Pharmacological Activities

Nux vomica is a toxic plant since the processed extract of this plant has been used in various traditional formulations of different countries. Various extracts, fractions as well as pure compounds obtained from different parts of this plant have been studied to identify their possible pharmacological effects in both In vivo and in vitro models. The pharmacological activities observed by different authors is presented in the following section which are including antioxidant, hepatoprotective, antinociceptive, anti-allergic, anti-inflammatory, antibacterial, anticancer, gastroprotective and so on. In addition, the pharmacological activities of some active constituents are also summarized in Table 1.


Nux vomica is listed as a toxic drug; however its processed extract still used in various herbal formulations for the treatment of various ailments including liver diseases and jaundice. Recent, In vivo study demonstrated the hepatoprotective potential of processed seed extract in assays involving CCl4-induced liver injury in rats. Oral administration of varying doses of processed seed extract for 5 days resulted in the reduction of serum levels of glutamate pyruvate transaminase (GPT), glutamate oxaloacetate transaminase (GOT), alkaline phosphatase (ALP), bilirubin, cholesterol in addition with the restoration of glutathione (GSH) and reduced lipid peroxidation in liver tissue.[29] In a study performed by Visen et al. loganin was isolated from the fruit of nux vomica and was showed excellent hepatoprotective potential in ex vivo and In vivo models of liver injury induced by galactosamine.[30] This hepatoprotective potential of loganin was confirmed by ameliorating the galactosamine-mediated reduction of hepatocytes viability as well as bile volume and bile contents.[30]


Antioxidant property of nux vomica seeds was first reported by Tripathi and Chaurasia.[31] The ethanol extract of nux vomica dose dependently inhibited the FeSO4-induced lipid peroxidation through the chelation of Fe++/Fe+++ ions not by tapping the hydroxyl radicals.[32] In further studies, Chitra et al. established that the methanol extract of seeds showed significant antioxidant activity by reducing lipid peroxidation and increasing the levels of antioxidant enzymes like super oxide dismutase (SOD) and catalase in the liver of alloxan-induced diabetic rats.[33] Antioxidant potential of nux vomica seed extract may be attributed to the presence of antioxidant compounds such as loganin, uvaol, secoxyloganin, maltol, lupeol, hydroxybenzoic acid and caffeic acid [Table 1].

Besides, chloroform, ethyl acetate and methanol extracts (100 μg/ml) of nux vomica leaves showed significant in vitro antioxidant capacity in terms of scavenging 2,2-diphenyl-1-picrylhydrazyl (DPPH) radicals; however the methanol extract had higher scavenging activity (IC50 73.41 μg/ml) than ethyl acetate and chloroform extracts.[34] Another studies established that the nux vomica leaves contain high levels of non-enzymatic (superoxide dismutase, ascorbate peroxidase, catalase, peroxidase and polyphenol oxidase) and enzymatic (ascorbic acid, α-tocopherol and reduced glutathione) antioxidants.[35] Hence, it was postulated that the antioxidant effect of nux vomica leaves might be predominantly due to the abundance of non-enzymatic and enzymatic antioxidant contents. However, further studies are warranted to evaluate the antioxidant potential of these individual anti-oxidant components. In order to investigate the antioxidant potential, the methanolic flower extract of nux vomica also showed significant DPPH free radicals scavenging activity.[36]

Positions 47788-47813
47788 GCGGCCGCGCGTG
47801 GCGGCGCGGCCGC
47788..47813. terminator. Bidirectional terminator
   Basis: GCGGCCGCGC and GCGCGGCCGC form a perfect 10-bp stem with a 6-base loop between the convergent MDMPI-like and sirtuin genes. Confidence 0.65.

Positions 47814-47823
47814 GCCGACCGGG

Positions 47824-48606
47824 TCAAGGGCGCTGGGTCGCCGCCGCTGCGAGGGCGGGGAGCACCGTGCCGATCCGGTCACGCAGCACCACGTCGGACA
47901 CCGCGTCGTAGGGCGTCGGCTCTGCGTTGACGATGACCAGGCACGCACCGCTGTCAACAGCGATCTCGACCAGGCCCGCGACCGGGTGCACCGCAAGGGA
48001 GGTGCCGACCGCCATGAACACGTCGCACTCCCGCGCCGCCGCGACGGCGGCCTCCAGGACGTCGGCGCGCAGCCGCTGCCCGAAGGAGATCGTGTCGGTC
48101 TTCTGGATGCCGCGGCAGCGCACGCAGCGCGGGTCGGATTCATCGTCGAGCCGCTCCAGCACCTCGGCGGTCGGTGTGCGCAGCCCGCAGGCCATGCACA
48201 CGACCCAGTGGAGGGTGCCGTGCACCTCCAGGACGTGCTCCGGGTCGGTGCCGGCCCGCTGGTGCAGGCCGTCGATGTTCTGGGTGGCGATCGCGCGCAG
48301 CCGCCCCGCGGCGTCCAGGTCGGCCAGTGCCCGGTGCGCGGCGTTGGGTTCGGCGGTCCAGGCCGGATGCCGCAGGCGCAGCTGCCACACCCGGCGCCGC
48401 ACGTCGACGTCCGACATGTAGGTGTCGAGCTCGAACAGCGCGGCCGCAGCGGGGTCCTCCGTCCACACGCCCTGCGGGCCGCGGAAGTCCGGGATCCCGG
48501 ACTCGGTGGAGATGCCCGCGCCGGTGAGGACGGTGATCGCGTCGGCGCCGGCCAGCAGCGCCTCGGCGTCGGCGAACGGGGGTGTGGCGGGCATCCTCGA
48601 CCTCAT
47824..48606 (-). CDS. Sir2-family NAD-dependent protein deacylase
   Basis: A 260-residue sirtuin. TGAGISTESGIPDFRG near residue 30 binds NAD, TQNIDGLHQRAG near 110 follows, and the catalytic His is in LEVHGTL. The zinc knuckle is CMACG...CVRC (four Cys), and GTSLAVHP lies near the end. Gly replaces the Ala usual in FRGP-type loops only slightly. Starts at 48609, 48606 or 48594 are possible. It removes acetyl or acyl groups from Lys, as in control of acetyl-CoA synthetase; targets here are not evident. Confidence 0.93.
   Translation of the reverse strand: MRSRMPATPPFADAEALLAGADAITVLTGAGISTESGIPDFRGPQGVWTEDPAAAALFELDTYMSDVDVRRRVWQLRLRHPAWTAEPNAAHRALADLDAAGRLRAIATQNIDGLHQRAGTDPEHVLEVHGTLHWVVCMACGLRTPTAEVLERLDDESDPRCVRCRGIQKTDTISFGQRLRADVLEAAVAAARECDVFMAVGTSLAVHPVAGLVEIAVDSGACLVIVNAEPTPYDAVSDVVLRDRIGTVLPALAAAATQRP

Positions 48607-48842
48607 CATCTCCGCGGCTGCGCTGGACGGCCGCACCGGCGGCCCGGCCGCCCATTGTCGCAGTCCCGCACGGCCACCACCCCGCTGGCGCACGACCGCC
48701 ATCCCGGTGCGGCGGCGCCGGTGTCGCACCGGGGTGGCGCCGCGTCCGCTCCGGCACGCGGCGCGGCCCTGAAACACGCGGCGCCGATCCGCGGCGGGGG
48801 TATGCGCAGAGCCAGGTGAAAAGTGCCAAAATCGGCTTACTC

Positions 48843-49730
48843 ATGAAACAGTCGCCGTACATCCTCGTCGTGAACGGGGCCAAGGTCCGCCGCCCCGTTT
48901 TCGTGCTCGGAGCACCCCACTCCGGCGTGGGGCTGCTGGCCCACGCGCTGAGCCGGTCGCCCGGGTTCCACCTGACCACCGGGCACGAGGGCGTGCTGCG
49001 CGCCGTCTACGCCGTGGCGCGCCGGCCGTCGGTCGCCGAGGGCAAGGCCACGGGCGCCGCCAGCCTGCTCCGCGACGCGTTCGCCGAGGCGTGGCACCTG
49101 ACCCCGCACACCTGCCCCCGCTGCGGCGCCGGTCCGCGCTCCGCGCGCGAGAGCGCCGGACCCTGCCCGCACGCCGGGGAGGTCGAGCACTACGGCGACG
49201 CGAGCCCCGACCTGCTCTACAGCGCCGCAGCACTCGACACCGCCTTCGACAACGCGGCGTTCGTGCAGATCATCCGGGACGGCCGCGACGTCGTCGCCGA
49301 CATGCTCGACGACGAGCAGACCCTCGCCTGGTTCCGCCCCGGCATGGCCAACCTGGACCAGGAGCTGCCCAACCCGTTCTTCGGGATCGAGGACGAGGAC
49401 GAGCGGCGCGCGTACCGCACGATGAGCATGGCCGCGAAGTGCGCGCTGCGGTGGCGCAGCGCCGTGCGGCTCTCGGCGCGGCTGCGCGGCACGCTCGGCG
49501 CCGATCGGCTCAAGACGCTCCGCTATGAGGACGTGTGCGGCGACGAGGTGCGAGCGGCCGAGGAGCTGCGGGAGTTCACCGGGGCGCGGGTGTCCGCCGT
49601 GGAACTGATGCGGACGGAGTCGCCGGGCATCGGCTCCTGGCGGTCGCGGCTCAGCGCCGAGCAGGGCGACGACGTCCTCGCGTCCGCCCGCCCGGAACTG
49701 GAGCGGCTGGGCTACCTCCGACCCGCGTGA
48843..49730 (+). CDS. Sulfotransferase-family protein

Nux vomica seeds extract has been used in various analgesic preparations of traditional Chinese medicine. Using tail-pressure, hotplate and acetic acid-induced writhing tests models, the intraperitoneal administration of crude alkaloid fractions (CAF) and processed alkaloidal fractions (PAF) of nux vomica seeds extract exhibited antinociception potential in mice; however PAF showed stronger antinociception than CAF.[37] Using the same models, the transdermal administration of modified total alkaloid fractions (MTAF) containing low strychnine and high brucine was significantly improved the analgesic activity in compared to the total alkaloidal fractions (TAF).[38] Strychnine possessed little antinociceptive property; however brucine and brucine N-oxide showed strong antinociceptive potential.[39] It has been also demonstrated that the transdermal absorption of brucine of MTAF was significantly higher than brucine alone, which might account somewhat for the higher antinociceptive potential of MTAF. Therefore, it has been postulated that antinociceptive potential of nux vomica seed extract might be due to a synergistic effect of low level strychnine with brucine and brucine N-oxide which might attributed by the inhibition of cyclooxygenase (COX) and monoamine oxidase activities.[38,39]

In a recent studies, oral administration hydro-methanolic leaves extract of nux vomica also showed promising dose dependent (100, 200 and 400 mg/kg) analgesic activity in various animal models and the extract dose of 400 mg/kg showed highest analgesic potential which was comparable to that of the standard analgesic drug, diclofenac (100 mg/kg).[27] This pharmacological activity of the leaves extract was due to the presence of strychnine, brucine, brucine N-oxide in association with analgesic flavonoid compounds. The postulated mechanisms of this activity might involve peripheral analgesic (inhibition of COX and/or lipoxygenases) and central analgesic (inhibition of central pain receptors) effects of these compounds.[27]